This sort of thing would not become common until the mid-1950s.

The result is beautiful and spectacular. Covered wagons, herds of cattle, and breath-taking scenery fill the screen almost constantly. In the movie’s most stunning sequence, wagons, cows, luggage, and people are lowered via pulleys down a cliff–all done without special effects.

imageWalsh and cinematographer Lucien Andriot show an instinctive understanding of the large, wide screen–all the more surprising considering that no one had done this before or would do it again for almost 25 years. And since The Big Trail was in black and white, very few ever did it like this again.

Few theaters converted to Grandeur (the movie was simultaneously shot in 35mm, adding to the high budget), making the widescreen version difficult to show. In the 1980s, Fox and MOMA preserved the picture, printing it in anamorphic, Cinemascope-compatible 35mm, pillarboxed to the right aspect ratio.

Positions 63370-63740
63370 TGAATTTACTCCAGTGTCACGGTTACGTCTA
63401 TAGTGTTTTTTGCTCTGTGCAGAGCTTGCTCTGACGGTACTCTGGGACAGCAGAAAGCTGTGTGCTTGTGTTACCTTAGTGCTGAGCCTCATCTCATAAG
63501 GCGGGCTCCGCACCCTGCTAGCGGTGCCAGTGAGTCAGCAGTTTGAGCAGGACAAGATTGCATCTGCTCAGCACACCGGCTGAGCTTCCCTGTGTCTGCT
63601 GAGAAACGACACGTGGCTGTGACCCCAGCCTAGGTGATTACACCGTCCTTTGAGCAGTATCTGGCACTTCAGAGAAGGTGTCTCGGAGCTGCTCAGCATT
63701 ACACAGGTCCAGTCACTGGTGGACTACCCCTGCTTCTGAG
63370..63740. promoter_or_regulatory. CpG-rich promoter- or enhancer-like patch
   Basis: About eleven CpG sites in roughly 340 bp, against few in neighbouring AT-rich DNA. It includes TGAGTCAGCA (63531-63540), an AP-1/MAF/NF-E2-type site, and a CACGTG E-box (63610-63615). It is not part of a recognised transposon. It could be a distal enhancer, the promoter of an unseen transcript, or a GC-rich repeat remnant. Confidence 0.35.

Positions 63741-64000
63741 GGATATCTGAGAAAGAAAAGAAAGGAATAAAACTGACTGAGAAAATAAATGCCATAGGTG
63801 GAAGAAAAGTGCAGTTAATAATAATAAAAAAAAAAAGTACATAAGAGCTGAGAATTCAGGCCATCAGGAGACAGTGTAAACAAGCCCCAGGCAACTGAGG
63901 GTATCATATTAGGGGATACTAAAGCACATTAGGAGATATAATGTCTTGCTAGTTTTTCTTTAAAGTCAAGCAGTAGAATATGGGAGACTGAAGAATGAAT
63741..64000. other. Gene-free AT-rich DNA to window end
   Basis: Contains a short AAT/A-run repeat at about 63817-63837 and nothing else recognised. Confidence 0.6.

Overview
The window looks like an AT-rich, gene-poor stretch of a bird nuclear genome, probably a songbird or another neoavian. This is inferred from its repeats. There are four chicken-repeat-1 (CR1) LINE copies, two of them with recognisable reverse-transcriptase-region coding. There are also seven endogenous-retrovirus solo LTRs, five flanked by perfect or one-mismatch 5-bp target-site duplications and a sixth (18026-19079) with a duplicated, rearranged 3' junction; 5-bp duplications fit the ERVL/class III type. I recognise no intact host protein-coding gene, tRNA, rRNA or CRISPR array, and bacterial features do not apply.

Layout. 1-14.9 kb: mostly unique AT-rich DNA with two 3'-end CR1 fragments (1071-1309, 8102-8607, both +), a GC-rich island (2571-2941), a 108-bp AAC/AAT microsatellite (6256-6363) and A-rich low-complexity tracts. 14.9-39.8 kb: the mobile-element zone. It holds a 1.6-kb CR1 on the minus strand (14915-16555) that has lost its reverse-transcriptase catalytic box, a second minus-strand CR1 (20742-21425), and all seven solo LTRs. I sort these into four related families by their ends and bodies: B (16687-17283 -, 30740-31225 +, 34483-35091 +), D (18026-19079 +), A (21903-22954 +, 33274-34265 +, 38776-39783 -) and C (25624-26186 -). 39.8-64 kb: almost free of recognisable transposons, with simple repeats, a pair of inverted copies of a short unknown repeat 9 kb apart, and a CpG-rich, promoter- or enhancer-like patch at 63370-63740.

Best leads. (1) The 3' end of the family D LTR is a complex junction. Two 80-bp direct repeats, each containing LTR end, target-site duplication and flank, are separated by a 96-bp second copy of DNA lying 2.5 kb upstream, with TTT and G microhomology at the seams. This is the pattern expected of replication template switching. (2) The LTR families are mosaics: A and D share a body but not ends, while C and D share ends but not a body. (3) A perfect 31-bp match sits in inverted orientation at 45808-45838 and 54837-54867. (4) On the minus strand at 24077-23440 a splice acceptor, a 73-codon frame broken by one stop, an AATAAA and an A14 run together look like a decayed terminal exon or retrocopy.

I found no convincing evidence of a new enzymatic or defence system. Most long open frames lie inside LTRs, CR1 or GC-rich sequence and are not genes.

Sunday night, the PFA screened an archival print of this preservation. It clearly came from a heavily-scratched source, and some image quality was lost with the optical printing process required to reduce and squeeze the image. The result was flawed, but still spectacular. Unless someone puts up the money for an 8K digital restoration, this as good as The Big Trail will ever again look.

John Wayne

Fox must have felt they didn’t have a star for this story, so they took a chance on Marion "Duke" Morrison, a young college football imagestar who was working at the studio in menial jobs and occasional extra work. Someone, and there’s controversy about who it was, changed the new actor’s name to John Wayne.